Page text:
“Hollywood’s waiting to see if that was a fluke or if Apatow can officially write his own ticket,” I said in my piece for “Nightline,” back when I worked for ABC News.
It wasn’t a fluke.
One of the fun biographical details Apatow shared back then was that as a student, he used his high school radio show to score interviews with successful comedians such as Garry Shandling and Jerry Seinfeld. In 2016, Apatow took those cassettes, transcribed the interviews and turned them into his first book, “Sick in the Head.”
Apatow took the opportunity of so many people having so much free time to score interviews with legends such as David Letterman, Whoopi Goldberg, and Will Ferrell as well as younger up-and-comers such as Bowen Yang and Amber Ruffin.
In “Sicker,” they discuss everything from mental health to the pressure of performing to the relentless shuffle of Hollywood. This book allows readers to put themselves in the shoes of their favorite comedians, as they reveal they might not be as comfortable in their own skin as fans imagine.
The interview was fun of course, but Apatow was also thoughtful, candid and even deep. I hope you like it.
What else Jake is reading
‘The Nickel Boys’ by Colson Whitehead
Winner of the Pulitzer Prize, “The Nickel Boys” follows the story of two boys sent to a nightmarish reform school in Florida during the era of Jim Crow. Caught in an unjust and cruel system, Elwood and Turner’s friendship eventually leads to a fateful decision.
‘The Sheriff of Babylon’ by Tom King and Mitch Gerads
King and Gerads come together to create a 12-issue comic thriller centered around Chris Henry, a Florida cop turned military consultant, who is assigned to train cadets in post 9/11 Baghdad. But after his trainee is found dead, he along with his allies, Nassir and Sophia, must find out who killed him despite the unforeseen strings being pulled in the background.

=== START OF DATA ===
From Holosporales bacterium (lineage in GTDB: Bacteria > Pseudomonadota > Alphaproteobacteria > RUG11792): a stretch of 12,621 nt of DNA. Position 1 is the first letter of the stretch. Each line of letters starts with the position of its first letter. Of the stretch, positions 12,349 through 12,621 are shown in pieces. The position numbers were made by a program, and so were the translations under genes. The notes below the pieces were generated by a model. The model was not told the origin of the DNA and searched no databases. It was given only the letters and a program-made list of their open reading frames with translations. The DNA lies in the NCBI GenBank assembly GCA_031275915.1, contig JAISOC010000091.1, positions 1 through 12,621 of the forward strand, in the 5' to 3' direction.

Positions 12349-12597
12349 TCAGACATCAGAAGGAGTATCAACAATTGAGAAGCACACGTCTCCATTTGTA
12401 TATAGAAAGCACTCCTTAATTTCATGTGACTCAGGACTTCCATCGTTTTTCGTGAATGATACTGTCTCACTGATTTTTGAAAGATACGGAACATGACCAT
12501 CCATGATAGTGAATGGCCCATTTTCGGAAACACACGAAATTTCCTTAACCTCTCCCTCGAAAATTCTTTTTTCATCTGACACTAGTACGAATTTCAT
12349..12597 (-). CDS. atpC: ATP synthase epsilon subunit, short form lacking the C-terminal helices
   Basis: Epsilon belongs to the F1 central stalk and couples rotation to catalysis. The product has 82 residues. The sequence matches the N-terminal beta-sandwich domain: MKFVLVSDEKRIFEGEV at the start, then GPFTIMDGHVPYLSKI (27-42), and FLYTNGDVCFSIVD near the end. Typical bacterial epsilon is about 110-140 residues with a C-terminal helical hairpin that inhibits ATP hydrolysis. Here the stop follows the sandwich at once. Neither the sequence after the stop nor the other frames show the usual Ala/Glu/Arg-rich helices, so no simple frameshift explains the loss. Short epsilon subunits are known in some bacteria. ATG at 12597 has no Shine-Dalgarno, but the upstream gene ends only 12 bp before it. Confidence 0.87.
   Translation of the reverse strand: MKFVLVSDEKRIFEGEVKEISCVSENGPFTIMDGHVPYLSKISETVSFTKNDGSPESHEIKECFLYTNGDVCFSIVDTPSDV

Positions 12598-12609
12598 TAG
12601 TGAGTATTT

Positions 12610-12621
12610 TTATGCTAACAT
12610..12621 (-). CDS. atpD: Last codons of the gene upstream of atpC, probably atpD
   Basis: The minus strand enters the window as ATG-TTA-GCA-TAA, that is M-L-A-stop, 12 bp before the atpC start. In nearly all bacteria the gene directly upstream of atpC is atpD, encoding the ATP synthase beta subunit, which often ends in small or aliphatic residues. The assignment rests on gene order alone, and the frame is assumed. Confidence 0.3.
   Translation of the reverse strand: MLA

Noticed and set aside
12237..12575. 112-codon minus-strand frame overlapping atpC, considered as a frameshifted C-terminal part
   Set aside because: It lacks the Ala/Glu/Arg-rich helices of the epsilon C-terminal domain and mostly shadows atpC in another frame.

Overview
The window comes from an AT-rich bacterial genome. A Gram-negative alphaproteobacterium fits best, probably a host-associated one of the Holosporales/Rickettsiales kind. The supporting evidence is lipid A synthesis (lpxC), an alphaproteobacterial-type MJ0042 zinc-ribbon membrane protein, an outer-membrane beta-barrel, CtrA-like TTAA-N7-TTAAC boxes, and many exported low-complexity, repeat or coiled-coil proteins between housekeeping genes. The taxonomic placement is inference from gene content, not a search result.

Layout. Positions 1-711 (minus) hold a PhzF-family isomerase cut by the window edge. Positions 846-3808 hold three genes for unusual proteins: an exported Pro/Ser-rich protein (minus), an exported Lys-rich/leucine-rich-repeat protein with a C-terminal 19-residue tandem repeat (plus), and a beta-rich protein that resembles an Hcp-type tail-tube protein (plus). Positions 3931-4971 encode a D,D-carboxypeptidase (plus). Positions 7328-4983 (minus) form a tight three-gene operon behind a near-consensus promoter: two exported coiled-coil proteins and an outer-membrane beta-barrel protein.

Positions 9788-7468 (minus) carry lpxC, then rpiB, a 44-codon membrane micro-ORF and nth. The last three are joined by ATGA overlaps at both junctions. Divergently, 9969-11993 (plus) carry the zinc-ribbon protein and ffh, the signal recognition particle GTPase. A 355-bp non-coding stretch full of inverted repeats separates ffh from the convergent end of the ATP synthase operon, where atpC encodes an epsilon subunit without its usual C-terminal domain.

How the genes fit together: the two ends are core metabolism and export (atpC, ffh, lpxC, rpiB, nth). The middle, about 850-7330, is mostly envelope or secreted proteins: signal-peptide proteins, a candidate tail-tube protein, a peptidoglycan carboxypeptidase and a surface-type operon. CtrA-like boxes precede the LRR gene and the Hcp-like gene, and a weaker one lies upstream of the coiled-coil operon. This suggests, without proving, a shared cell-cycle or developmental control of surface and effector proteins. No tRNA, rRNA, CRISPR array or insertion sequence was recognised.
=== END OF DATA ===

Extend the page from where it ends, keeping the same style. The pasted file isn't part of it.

Recommended by the ‘Jake Tapper Book Club’
‘Write For Your Life’ by Anna Quindlen
Quindlen, a journalist and novelist, draws from her personal experience to highlight the power in writing and recording our lives. Using authors like Anne Frank and Toni Morrison, in addition to love letters and journal reflections, she makes the case that writing is essential in building connection with ourselves and others.
‘The Impossible City: A Hong Kong Memoir’ by Karen Cheung
Born in Hong Kong on the eve of its 1997 handover to China, Cheung writes about it with the knowledge and keen observations of both an insider and a journalist. In a city on the edge of China’s spectacular global rise—among Hong Kong’s artists, students, protesters and cosmopolitan residents—Cheung gives us vivid portraits of the everyday characters and occurrences that make up life in a fast-changing metropolis.
Independent book store spotlight
What’s coming up on ‘Jake Tapper’s Book Club’ on CNN+
- April 17 — Jake speaks with Elizabeth Alexander, the author of a poignant new book, “The Trayvon Generation,” in which she considers the impact the last decade of racial justice uprisings had on Black youth through art.
- April 24 — Jake speaks with Andrea Yaryura Clark, whose book “On a Night of a Thousand Stars” creates a beautiful but harrowing tale of life during Argentina’s Dirty War and a daughter’s quest to find out the truth about her family.
- May 1 — Jake speaks to Danyel Smith, the former editor-in-chief of Vibe magazine, about the major contributions of Black women in pop music, from Billie Holiday to Whitney and Beyoncé and more.